4. Egbert on October 25, 2016, 5:39 pm

    Dear British political geniuses.

    Zionism is a political ideology like conservatism or socialism.

    Not all Zionists are Jews
    Not all Jews are Zionists.

    Stop degrading the meaning of the term anti-semitic.

    Yours, in contempt,

    A voter.

  5. annie on October 25, 2016, 6:12 pm

    this attempt to ban the usage of the term zionist in a negative way is merely a silencing stunt. it demands zionism be recognized either approvingly or not at all.

    it reminds me of frank luntz’s “‘Zionism’ is now a dirty word” propaganda study in which the results indicate people have a negative reaction to the word:

    so now, little less than 2 years later, we’re not supposed to use it. phfff

  6. HarryLaw on October 25, 2016, 7:04 pm

    This is getting hysterical, there is far more Islamophobia in the UK than Antisemitism, In another thread I quoted Professor Jonathan Rosenhead on Antisemitism I think it is worth repeating.
    “In response to a moral panic about Left antisemitism seemingly expanding without limit, the group Free Speech on Israel coalesced in April out of a loosely-knit band of Jewish Labour Party supporters. Some 15 of us got together at a couple of days’ notice for the inaugural gathering. We found that over our lifetimes we could muster only a handful of antisemitic experiences between us. And, crucially, although in aggregate we had hundreds of years of Labour Party membership, no single one of us had ever experienced an incident of antisemitism in the Party.

    Some time in May the ex-Chief Rabbi Jonathan Sacks was interviewed on Radio 4 about the antisemitism ‘crisis’ by now gripping the nation. Helpfully his interviewer invited him to share some of his own personal experiences of antisemitism. His response, from memory ran rather like this: “Well….actually I have never experienced antisemitism myself. Which is odd, because most people know that the Chief Rabbi is Jewish”.
    There are ten times more Christian Zionists than Jewish ones, could I be prosecuted for calling a Christian clergyman a Zionist?

  7. bugmenot on October 25, 2016, 7:11 pm

    Israel … jews… just dont like the truth..

    UN Declares Israel As Having World’s Worst Human Rights –

  8. lonely rico on October 25, 2016, 8:26 pm

    “Zionist” … has been tarnished by its repeated use in antisemitic and aggressive contexts.
    WRONG !
    Zionist/Zionism has been tarnished by –
    The criminal racism at its heart,
    involving the cruel murderous dispossession of the Palestinians,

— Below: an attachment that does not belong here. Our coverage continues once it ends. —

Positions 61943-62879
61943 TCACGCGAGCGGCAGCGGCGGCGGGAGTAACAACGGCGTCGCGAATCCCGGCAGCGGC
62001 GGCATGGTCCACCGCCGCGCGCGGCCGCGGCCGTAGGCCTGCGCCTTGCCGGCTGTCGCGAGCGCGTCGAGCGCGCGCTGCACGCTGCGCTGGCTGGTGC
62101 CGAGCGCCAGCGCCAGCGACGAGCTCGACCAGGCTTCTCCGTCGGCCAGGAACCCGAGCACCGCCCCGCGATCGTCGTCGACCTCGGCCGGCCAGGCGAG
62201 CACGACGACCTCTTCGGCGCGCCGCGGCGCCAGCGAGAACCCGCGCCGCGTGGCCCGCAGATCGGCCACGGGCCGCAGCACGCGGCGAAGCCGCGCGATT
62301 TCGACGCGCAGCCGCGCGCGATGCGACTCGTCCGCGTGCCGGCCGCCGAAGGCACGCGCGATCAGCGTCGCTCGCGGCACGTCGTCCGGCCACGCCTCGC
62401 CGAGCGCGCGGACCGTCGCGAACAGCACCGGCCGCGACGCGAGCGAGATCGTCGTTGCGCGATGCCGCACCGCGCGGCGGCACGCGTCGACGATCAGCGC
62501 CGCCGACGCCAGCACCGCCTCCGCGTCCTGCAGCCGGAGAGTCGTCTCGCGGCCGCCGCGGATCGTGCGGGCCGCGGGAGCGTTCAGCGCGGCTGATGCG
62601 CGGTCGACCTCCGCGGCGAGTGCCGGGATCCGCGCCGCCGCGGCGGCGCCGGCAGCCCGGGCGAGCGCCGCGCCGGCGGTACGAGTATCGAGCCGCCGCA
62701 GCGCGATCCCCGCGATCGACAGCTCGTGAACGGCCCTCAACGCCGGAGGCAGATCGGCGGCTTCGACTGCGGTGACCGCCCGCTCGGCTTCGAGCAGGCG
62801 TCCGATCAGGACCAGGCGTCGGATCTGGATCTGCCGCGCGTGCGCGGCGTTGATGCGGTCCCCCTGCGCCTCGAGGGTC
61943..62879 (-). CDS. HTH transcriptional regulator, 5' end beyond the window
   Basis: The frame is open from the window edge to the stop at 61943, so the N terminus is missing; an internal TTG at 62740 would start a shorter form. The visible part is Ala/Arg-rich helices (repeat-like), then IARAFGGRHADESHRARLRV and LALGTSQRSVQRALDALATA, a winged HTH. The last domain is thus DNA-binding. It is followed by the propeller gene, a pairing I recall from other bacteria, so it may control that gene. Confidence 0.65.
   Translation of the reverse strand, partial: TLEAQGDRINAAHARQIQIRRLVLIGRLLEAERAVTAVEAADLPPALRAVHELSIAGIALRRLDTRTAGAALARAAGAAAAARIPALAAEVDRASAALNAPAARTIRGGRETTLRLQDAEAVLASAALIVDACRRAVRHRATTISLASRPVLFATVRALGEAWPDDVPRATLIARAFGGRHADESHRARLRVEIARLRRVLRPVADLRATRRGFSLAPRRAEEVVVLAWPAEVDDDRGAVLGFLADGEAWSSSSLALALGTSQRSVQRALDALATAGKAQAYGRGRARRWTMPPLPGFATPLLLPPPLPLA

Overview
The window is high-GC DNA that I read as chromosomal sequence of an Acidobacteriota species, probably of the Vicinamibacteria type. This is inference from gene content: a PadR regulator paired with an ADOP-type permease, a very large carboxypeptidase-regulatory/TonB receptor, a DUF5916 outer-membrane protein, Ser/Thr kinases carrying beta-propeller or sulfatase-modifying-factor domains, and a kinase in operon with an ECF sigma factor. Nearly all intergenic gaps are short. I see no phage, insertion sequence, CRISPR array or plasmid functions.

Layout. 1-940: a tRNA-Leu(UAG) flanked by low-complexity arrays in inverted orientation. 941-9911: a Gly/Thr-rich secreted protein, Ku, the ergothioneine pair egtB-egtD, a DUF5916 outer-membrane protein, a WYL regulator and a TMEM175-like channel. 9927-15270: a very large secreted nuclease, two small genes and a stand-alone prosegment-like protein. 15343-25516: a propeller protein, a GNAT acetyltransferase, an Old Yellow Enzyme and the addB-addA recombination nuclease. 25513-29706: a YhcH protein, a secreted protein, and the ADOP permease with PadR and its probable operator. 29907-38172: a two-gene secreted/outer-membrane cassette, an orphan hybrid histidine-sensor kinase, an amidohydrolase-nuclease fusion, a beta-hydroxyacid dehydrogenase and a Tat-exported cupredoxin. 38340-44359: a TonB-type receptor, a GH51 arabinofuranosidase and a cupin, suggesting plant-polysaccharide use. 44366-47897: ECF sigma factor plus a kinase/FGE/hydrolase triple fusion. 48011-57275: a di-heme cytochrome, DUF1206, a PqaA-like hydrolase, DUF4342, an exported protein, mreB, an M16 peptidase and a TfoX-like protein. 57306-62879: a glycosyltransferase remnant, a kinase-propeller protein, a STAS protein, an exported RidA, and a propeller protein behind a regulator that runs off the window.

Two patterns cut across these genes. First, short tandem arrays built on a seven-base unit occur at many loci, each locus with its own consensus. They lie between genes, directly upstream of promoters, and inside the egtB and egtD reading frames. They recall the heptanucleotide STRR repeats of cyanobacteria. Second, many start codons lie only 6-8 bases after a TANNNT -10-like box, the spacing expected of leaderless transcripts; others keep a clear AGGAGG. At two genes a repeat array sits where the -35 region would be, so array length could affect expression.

who had done the Zionists no wrong.

    Jews, Christians and others who chose to defend this ugliness live failed lives of hate,
    reduced to bandying about charges of “antisemitism” at those who defend the values of justice and peace.
    A foolish and dangerous game.

  9. Citizen on October 26, 2016, 4:13 am

    Zionism |ˈzīəˌnizəm|
    a movement for (originally) the re-establishment and (now) the development and protection of a Jewish nation in what is now Israel. It was established as a political organization in 1897 under Theodor Herzl, and was later led by Chaim Weizmann.

    • pabelmont on October 27, 2016, 11:02 am

      Def is a bit wrong. Although Zs may SAY they wanted merely “a” Jewish nation (or state) in Palestine (as it was called in 1947), they didn’t mean “a” Jewish state but “a big” Jewish state. Also they meant (by a “Jewish” state) a state with a very high percentage of Jewish residents, hence the ethnic cleansing which was an integral part of the 1947-50 war.

      And today there is no hint that Israel would agree to split Palestine 50-50 with the Palestinians who are of about equal size numerically (counting Jews who live in Israeli-held lands and counting Palestinians wherever located. Even though a 50-50 split would provide them with “a” Jewish state. Nor will they agree to allow the return of the Palestinian exiles from the 1947-50 war (plus progeny), which shows that the Jewish Agency lied when it said that they accepted the UNGA’s partition proposal of 1947, which called for leaving all populations in place and with rights in the lands described in the partition.

    • echinococcus on October 27, 2016, 1:52 pm

      It doesn’t have to be “in what is now Israel”. It can be anywhere.
      Hint: there is no empty land anywhere that they wouldn’t need to cleanse of Goys in order to assure the now-racial-now-religious-now-tribal supremacist nature of the state.
      “Re-establishment” is purest, analytical-grade BS. It falsely implies some continuity.